“It’s been amazing, just the response and they way we connected with the community,” Paredes says. “People come in here to dance, to play, to drink and just to generally have fun. That’s the most rewarding thing for me and for Ari, I know, to see that people have completely embraced it and understand what we were trying to put out there.”
Images: Cobra Arcade (Lead, Gallery, 2, 3, 4); Meltdown (1)
Would-be hackers don’t always have to jump through hoops to bring down a website. Researchers have discovered relatively simple exploits in ImageMagick, a common package for processing pictures on the web, that let attackers run any code they like on a targeted server. If someone uploads a maliciously coded image and ImageMagick handles it, they could theoretically compromise both the site and anyone who visits it. That’s particularly dangerous for forums and social networks, where user uploads are par for the course — a vengeful member could wreck the site for everyone.
Thankfully, there are fixes. The ImageMagick team is closing the security holes within the next few days, and it’s possible to thwart at least some attacks by either verifying the integrity of images or using a policy file to disable the susceptible features. The concerns are that these safeguards won’t cover everything, or that website owners won’t rush to shore up their defenses. It could be a while before you can assume that your favorite social sites are protected.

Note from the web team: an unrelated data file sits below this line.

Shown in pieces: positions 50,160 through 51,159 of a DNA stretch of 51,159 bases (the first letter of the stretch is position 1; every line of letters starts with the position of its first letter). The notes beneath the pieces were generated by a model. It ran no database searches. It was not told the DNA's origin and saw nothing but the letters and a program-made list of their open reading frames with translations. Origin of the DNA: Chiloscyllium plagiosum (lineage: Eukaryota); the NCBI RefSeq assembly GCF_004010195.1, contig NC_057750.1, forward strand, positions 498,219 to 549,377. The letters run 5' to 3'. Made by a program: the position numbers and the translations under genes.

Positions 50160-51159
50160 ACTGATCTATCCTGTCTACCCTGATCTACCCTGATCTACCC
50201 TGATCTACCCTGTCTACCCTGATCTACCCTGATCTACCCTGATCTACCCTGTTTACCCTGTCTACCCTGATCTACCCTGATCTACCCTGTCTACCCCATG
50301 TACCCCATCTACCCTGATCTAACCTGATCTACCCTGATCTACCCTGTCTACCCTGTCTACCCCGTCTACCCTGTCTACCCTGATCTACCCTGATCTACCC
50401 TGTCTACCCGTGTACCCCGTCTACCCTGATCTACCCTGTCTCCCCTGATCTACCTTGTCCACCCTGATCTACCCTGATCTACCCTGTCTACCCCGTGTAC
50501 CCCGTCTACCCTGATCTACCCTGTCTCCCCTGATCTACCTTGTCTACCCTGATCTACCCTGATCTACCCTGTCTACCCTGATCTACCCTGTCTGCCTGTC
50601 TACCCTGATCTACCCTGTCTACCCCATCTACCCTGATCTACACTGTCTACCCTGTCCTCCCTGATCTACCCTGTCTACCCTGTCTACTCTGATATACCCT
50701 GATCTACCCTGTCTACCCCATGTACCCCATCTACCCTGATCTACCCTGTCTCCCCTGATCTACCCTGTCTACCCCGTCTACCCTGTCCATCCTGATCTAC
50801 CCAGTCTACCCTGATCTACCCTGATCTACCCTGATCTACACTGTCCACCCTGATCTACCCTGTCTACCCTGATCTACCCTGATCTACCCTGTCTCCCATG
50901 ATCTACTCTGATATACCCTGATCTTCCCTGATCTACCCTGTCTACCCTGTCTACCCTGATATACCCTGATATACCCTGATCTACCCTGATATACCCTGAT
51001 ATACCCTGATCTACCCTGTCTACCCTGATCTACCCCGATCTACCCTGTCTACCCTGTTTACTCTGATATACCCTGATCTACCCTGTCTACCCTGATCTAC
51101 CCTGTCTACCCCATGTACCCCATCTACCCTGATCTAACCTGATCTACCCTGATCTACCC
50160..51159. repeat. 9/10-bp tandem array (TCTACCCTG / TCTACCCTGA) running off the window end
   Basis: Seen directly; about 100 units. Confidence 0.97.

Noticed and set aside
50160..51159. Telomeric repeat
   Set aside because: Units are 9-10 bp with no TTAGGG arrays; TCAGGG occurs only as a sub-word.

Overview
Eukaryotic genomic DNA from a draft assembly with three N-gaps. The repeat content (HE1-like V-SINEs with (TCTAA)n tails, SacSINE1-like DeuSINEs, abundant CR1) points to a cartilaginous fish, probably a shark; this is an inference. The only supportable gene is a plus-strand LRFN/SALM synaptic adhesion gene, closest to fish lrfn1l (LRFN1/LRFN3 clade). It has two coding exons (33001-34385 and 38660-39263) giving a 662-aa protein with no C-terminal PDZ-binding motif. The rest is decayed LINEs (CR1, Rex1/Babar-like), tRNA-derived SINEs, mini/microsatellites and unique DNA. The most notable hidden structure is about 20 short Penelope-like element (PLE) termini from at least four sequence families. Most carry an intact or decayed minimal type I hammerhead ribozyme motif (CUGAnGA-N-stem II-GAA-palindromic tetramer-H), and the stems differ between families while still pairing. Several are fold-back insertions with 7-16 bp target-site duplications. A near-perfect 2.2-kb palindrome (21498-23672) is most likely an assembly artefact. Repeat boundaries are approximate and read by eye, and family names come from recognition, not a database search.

Via: Ars Technica
Source: ImageTragick, ImageMagick
Twitter today updated its dedicated Mac app with support for several Twitter features that have previously been available to Twitter users on iOS and the web, including Moments and Polls.
Introduced in October, Moments is a new Twitter tab that’s designed to help users discover popular news stories, events, and trending topics, aggregating interesting content into categories like News, Sports, Entertainment, and Fun.
The ability to create custom polls embedded within Tweets was also added in a separate October update, allowing Twitter users to query their followers through multiple choice 24-hour polls.
Along with support for Moments and Polls, Twitter for Mac users can now share GIFs in tweets and Direct Messages through a new GIF search feature.
– Find the best of Twitter in an instant with Moments. Follow top stories through immersive pics, clips, and conversations. Get insights and perspectives you won’t find anywhere else.
– Create polls on Twitter and with just a couple of taps, people can weigh in on all the topics they care about.
– Sharing GIFs in Tweets and Direct Messages is even easier with our new GIF search.